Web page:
Wearable Technology is the latest “next big thing” and its main focus is making life simpler. But would you believe the story of ‘wearables’ starts in the 1970s?
The story starts with a shoe computer in 1972, The Eudaemons. Then the Wearable Wireless Webcam in 1995, with Steve Mann’s Lifelogging experiments. Most recently the ground breaking, but controversial Google Glass in 2013. There were more than 10 successfully launched wearable devices in this 40 year period.
“Emerging Wearable Devices Market Will Reach Sales of 125 Million Units in 2017, as Developer Interest Increases Nine-fold”
Design Principles for Wearable Technology
Wearable technology will redefine the world. The shift to the proliferation of mobile devices meant that many new design principles had to be created and learned. The same will apply with Wearables, so don’t get left behind!
Following are some of the design principles you can apply to your web sites and apps now to help create an interface to suit all users.
The basic function of a website is to provide readable content. Wearables’ main focus is simple interactivity and short bursts of content, generally presented on smaller screens. Users may be interacting through voice control, so ensure your sites conform to accessibility best standards to make this possible.
A great summary of these techniques is the Android Wear ‘Best Practices for Interaction and Engagement’ page.
We may think that responsive design is common practice nowadays, this isn’t the case. We are now about to add even more screen sizes (and shapes) to the potential targets for our sites. Many content management systems and frameworks provide templates for making responsive design easier, make sure you use one.
Read ‘Designing for Multiple Screens’ page on the Android Developers site for more ideas.
Don’t overdo your design just to attract users, sometimes simple works far better than complex. Minimalistic design aims for flexibility across all devices, especially wearables. Create designs that give content priority over all else, allowing you to reduce the clutter of other screen elements when displayed on wearables.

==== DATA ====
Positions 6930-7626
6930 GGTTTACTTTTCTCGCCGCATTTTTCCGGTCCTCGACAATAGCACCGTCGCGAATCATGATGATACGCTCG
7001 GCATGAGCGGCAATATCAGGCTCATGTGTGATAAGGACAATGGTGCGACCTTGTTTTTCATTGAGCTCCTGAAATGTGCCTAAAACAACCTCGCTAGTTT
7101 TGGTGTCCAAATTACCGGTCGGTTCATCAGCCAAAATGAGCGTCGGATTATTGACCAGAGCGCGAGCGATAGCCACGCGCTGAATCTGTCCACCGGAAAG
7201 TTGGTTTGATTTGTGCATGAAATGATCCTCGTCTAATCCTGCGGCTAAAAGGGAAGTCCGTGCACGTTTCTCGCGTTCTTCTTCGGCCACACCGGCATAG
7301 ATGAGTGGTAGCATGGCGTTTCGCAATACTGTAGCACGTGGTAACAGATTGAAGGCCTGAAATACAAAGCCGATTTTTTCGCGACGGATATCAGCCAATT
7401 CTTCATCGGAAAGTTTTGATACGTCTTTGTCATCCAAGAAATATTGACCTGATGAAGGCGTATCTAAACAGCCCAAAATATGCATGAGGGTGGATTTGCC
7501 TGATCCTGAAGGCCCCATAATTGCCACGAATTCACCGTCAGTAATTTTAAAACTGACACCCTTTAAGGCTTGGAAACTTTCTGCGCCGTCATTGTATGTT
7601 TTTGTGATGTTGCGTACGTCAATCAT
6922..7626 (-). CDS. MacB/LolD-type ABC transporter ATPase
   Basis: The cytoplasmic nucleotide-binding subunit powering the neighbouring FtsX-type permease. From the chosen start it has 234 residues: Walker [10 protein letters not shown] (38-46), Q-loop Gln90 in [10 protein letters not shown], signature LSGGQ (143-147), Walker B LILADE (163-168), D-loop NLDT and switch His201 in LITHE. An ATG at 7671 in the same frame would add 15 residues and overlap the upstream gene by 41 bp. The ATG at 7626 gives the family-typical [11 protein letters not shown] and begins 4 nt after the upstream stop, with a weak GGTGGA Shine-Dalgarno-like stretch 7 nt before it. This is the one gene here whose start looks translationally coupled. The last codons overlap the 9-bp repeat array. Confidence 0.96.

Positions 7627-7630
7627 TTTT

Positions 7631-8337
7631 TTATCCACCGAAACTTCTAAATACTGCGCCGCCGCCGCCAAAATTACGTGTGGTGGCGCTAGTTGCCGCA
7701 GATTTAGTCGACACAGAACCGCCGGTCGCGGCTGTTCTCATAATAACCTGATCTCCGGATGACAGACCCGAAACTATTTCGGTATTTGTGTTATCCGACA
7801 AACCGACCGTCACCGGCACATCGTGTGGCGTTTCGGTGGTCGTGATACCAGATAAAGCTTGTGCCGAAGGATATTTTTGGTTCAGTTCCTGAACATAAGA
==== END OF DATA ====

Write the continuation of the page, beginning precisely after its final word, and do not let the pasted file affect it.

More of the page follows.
Design with clear and crisp fonts that will still work on smaller screen sizes and resolutions of wearable devices. This may mean using different fonts on wearable versions of your site than on mobile or desktop.
Keen to learn more? Below are some resources and upcoming conferences to get you inspired and excited about the potential of Wearables.
Amazon’s Open wearable technology store
Amazon launched a store dedicated for wearable technology in April 2014. It features more than 100 wearable tech devices. They’ve also created an e-learning centre consisting of a video library providing more information about wearable technology.
Make it Wearable: Intel
Intel launched a contest for innovators all over the world to submit their wearable app ideas. It’s a great site for exploring applications of this new platform.
Wearable Technology Conference and Expo
This is the biggest event for those interested in the Wearable Tech market. The next is to be held on 10th to 11th March, 2015 in London.
Wearable Tech Expo
This event is held from June 2nd to 4th, 2015 in New York. It’s focus is on Wearable Tech for Mobile, Data, Fitness & Sports.
Wearable Technologies Conference 2014
This is the 13th WT Conference to be held in Taipei on October 8th, 2014. The focus will be on using wearable communication to guide entertainment and health to the next level.
This is a conference for developers and designers, so probably the best for SitePoint readers to attend.
Wearable Tech Japan
The first wearable tech expo was held in March 2014, Tokyo. Techies from Japan, America and Europe announced new products and resources for wearable tech. The next expo is scheduled for 2015 and will also include Robotics.
I am sure that there will be many wearable devices emerging over the next few years that will extend the web in directions we can only imagine. Follow some of my tips and resources above and you’ll be prepared for the future.